Q+A: Military coup in Honduras
WASHINGTON (Reuters) - Honduras faces growing pressure to reinstate ousted President Manuel Zelaya, who was overthrown in a bloodless military coup on Sunday.
Here are some questions and answers about the stand-off.
Q - What triggered the coup?
A - Zelaya, a logging magnate who took office in 2006, upset conservative elites with his growing alliance with leftist firebrand Hugo Chavez, the Venezuelan president who is a fierce U.S. adversary. He riled the armed forces, courts and Congress with his bid to change the constitution to let presidents seek re-election beyond a single four-year term. The coup followed days of tension over Zelaya's attempt to hold an unofficial poll to gauge public support for a November referendum on term limits, considered unconstitutional by his critics.
Q - Who is running the country now?
A - The Honduran military seized Zelaya from his home on Sunday and flew him to Costa Rica, but the generals have not held on to power. The Honduran Congress named its speaker Roberto Micheletti as interim president and the Supreme Court said it had ordered the army to remove Zelaya. The country's electoral court said a November 29 presidential election will go ahead as planned.
Q - What has the international reaction been?
A - There has been almost unanimous condemnation of the coup from both neighbors and world powers including the United States. The 192-member U.N. General Assembly passed a resolution calling on all countries to recognize only Zelaya's government. The World Bank has paused loans. Chavez has put Venezuelan troops on alert and said the coup should be defeated by the Honduran people, if necessary with Venezuelan support.
Q - What will happen next?
A - The Organization of American States (OAS) set a 72-hour deadline on Wednesday that will expire on Saturday for the interim government to reverse the coup and reinstate Zelaya. But the foreign minister of the interim government said Zelaya would never be allowed to resume office and will be arrested if he returns to the country. The ousted president has vowed to return, accompanied by other Latin American presidents. He may wait until the deadline expires to allow time for behind-the-scenes negotiations.
Q - Who is doing what to resolve the stand-off?
A - The OAS declaration instructed Secretary General Jose Miguel Insulza to undertake, together with regional countries, diplomatic initiatives to have Zelaya reinstated. Zelaya flew to Panama on Wednesday to attend the inauguration of the new Panamanian president, an event that will bring together key leaders from the region. The interim government had said it would send a delegation to Washington, but later decided not to after the OAS and U.S. officials said they would not receive it. The interim foreign minister said on Wednesday he was expecting an OAS mission to visit Honduras.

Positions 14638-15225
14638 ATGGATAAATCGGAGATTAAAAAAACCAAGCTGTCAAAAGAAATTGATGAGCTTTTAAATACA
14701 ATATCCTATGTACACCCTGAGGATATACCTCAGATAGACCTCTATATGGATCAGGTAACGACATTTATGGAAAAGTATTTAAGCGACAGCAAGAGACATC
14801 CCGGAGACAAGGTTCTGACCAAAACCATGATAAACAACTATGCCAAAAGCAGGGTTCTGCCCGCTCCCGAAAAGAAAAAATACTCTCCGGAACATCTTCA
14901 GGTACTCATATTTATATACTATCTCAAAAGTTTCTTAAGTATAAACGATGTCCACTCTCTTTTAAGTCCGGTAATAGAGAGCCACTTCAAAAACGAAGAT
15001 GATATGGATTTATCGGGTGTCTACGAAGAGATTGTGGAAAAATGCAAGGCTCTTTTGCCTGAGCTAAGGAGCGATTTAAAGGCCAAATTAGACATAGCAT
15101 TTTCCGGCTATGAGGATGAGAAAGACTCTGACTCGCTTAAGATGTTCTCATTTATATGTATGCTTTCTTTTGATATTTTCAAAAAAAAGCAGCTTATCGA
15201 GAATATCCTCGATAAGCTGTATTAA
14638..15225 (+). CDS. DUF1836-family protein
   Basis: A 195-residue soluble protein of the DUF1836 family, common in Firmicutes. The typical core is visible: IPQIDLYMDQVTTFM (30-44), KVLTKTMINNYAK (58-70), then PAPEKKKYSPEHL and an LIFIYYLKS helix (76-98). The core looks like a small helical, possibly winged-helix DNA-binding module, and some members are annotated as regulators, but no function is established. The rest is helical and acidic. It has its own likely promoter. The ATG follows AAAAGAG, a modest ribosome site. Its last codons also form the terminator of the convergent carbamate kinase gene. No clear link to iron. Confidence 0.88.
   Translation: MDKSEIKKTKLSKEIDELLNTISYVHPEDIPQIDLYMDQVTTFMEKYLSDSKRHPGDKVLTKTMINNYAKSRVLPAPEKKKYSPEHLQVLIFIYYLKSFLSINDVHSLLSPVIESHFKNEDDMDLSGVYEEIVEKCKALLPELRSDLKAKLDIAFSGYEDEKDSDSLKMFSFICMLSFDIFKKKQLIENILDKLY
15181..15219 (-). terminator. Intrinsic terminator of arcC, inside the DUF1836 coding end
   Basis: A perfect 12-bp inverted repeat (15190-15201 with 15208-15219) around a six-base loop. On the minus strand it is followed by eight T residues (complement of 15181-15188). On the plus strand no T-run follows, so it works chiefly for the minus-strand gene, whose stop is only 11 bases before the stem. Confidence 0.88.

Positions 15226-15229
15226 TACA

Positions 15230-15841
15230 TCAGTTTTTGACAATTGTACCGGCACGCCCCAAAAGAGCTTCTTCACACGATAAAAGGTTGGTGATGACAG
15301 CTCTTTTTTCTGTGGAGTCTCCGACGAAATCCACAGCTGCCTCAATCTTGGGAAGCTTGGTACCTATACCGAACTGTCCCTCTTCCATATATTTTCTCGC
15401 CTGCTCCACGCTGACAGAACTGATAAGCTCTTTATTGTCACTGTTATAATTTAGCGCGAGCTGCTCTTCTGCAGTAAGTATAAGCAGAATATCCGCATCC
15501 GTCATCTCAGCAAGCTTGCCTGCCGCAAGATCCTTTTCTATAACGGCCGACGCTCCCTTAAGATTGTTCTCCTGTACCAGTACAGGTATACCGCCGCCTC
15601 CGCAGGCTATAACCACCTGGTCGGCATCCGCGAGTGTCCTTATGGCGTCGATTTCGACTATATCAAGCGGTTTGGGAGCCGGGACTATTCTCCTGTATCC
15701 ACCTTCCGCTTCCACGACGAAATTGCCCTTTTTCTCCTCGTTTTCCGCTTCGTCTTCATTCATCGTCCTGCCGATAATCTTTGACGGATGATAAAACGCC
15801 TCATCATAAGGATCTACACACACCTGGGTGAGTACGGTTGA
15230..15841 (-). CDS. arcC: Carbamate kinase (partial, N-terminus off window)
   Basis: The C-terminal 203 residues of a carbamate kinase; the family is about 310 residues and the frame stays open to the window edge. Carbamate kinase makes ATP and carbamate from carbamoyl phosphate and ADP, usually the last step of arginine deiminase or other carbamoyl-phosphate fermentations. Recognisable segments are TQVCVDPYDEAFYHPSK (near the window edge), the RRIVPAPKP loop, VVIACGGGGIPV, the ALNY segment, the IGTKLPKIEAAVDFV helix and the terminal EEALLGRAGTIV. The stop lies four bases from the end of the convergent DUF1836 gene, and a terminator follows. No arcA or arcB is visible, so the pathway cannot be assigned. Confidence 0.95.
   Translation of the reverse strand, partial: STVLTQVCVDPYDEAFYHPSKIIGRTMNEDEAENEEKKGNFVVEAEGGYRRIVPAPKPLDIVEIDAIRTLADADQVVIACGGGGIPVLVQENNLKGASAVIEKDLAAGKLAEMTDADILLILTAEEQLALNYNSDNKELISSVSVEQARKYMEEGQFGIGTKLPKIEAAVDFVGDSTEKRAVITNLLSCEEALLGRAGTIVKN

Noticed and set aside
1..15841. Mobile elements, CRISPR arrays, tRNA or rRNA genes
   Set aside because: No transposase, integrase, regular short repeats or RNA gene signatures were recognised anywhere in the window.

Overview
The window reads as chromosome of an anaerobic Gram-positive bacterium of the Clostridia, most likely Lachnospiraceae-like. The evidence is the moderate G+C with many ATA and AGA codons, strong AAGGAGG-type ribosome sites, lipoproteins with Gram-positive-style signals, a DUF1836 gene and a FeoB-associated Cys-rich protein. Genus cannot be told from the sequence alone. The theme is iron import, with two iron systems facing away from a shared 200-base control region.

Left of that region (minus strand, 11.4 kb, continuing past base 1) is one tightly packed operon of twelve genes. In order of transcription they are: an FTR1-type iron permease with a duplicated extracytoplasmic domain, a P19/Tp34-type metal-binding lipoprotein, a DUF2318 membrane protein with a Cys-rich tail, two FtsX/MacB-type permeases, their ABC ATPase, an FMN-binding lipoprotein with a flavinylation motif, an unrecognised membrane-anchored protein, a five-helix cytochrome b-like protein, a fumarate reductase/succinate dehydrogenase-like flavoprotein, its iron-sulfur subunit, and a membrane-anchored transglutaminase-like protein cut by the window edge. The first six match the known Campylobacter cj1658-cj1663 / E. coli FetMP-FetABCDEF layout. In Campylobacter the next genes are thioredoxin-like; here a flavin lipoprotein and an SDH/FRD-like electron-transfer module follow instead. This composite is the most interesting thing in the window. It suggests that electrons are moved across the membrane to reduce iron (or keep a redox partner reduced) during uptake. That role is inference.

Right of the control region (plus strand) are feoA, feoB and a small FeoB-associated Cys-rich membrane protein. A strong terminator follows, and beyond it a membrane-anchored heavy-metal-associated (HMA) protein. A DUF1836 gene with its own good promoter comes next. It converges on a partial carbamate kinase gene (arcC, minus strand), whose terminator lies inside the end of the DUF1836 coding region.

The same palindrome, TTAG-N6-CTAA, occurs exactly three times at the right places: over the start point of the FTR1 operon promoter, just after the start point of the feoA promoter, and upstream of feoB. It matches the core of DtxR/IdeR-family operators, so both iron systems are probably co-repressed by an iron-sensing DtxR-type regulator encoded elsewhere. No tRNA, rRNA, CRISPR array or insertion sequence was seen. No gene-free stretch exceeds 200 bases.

Q - What role does the United States play?
A - The United States supported a number of coups and military governments in Latin America during the Cold War as it sought to curb the spread of Communism. U.S. President Barack Obama was swift to condemn the Honduras coup, pleasing Latin American countries weary of the history of U.S. intervention in the region. Chavez -- long bitter because former U.S. President George W. Bush's initially welcomed his own brief ouster in a short-lived coup in 2002 -- has suggested Washington may have had a hand in the coup, a charge denied by the White House. Obama has said it would be a "terrible precedent" if the coup is not reversed and vowed to work with the OAS to resolve it.
In terms of leverage, Washington could cut off aid to Honduras, one of the poorest countries in Latin America. The State Department had requested $68.2 million in aid for fiscal year 2010, which begins on October 1, up from $43.2 million.
Q - What is the role of the military in Honduras?
A - Honduras was mostly under military rule for two and a half decades until 1982 when a civilian government was elected. In the 1980s, Honduras was a U.S. ally when Washington helped Central American governments fight Marxist rebels and backed the anti-Sandinista contras fighting Nicaragua's leftist government. The U.S. military has a task force of about 600 troops stationed at a Honduran base, used largely for anti-narcotics and humanitarian operations, and has long-standing ties with the Honduran military, which sends officers for training in the United States. The Pentagon has said the U.S. military has postponed activities with its Honduran counterpart while the situation in Honduras is reviewed.
Q - Who's next? Could there be more coups against Latin American leftist governments?
A - Unlikely. Strong U.S. support for Zelaya has sharply reduced the chances that the coup there could reignite ideological tensions in Latin America or encourage similar moves against other leftist governments.
(Writing by Claudia Parsons, editing by Anthony Boadle)